• Sasa: An SMS-based e-commerce service that connects offline artisans to consumers directly
  • The IOU Project: A company looking to shift the dynamics of supply chains in apparel
  • Vita Beans Neural Solutions: Looks to educate and empower teachers through what it calls a “gamified platform” 
 An accelerator on a boat

An unusual accelerator

When most people think about technology accelerators, they often cite Y Combinator, TechStars, 500 Startups, or similar programs.
In this case, the Unreasonable at Sea program is one where teams are still getting mentorship and advice on how to build out their business, but at the same time, are on a rather lengthy field trip going about trying to really change the world.
You’ll notice that none of these participating companies are involved in social media — you don’t really see anyone trying to build the next Facebook, competing against Zynga, or even creating a mobile photo-sharing app.

Companies on board will have a whole new situation in front of them.
The group won’t be on the ship by themselves.
It is operating in conjunction with the Semester at Sea college program, where students from around the world apply to continue their education.
Les McCabe, President of the global shipboard study abroad program, says that it believes entrepreneurship will solve the world’s grand challenges and “we pride ourselves on offering students eye-opening learning experiences that will help them function as global citizens and become tomorrow’s entrepreneurs.”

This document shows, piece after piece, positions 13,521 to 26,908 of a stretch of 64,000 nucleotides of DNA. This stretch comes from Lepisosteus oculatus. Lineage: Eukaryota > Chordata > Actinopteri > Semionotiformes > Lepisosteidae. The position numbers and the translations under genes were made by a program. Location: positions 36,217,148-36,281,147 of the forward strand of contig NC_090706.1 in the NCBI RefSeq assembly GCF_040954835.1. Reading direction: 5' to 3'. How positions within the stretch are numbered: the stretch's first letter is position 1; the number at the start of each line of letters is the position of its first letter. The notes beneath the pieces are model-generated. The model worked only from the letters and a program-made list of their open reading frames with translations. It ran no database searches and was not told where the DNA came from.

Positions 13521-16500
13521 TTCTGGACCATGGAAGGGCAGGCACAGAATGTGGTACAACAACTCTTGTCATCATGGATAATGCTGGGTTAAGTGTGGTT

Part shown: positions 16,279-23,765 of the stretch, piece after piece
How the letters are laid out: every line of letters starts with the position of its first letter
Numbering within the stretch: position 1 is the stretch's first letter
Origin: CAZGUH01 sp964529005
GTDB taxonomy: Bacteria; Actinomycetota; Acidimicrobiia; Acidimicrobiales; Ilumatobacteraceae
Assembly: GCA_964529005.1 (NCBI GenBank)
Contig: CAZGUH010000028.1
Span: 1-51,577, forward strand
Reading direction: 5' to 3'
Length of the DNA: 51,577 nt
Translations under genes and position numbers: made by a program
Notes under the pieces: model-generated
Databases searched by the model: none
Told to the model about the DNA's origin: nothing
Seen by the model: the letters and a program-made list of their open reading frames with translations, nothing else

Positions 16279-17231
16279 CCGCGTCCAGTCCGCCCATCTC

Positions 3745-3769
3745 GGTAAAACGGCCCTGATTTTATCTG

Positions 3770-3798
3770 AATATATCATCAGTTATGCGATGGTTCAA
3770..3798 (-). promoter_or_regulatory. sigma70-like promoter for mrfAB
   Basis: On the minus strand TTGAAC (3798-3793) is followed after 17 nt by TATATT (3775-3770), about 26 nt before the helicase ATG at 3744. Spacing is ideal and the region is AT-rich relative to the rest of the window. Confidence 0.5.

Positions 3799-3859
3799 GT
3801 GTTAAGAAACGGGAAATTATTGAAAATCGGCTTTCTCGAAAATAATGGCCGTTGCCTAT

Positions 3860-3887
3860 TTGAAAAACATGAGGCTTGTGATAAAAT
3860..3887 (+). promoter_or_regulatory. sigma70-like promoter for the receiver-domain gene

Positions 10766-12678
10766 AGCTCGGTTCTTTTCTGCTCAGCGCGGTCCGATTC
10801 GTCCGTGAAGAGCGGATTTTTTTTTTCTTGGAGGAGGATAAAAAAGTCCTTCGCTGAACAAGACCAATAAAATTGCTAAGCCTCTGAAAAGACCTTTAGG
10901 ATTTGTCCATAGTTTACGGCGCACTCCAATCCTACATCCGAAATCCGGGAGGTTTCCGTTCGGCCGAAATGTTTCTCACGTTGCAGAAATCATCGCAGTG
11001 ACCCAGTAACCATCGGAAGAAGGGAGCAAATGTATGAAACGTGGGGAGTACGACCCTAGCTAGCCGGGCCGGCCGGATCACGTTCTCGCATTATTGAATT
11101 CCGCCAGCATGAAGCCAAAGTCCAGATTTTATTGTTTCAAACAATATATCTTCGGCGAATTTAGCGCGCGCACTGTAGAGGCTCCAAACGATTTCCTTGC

Students onboard will have the ability to interact with the entrepreneurs while also learning more about starting their own business.
Hopefully they’ll be able to witness the challenges faced by early-stage startups and how that plays out globally.

Each company will have a unique experience at port cities

Semester at Sea’s Chief of Staff Luke Jones tells us that at each port call, the entrepreneurs will have between three to six days to meet the community and learn about the culture.
The hope is that the experience will be translated into helping shape the startup so that it can succeed internationally.
Each port is for different companies and the Unreasonable Institute has done its research into bringing together experts, influencers, and leaders to help answer questions that an entrepreneur might have.

In one way, you might think about this accelerator almost like the “Geeks on a Plane” program run by 500 Startups’ Dave McClure, except you’re on a ship and the journey is much longer.

Next week will be the accelerator’s first cruise — nothing like this has ever been done before. Although, it’s not that difficult to believe this is happening.
We asked Jones whether any of the alumni in the Semester at Sea’s 50-year history has gone on to help change the world and he said yes: Jessica Flannery, the co-founder of the non-profit micro-lending service

Links :
  • DigitalTrends :  Maybe an accelerator at sea isn’t so ‘Unreasonable’ after all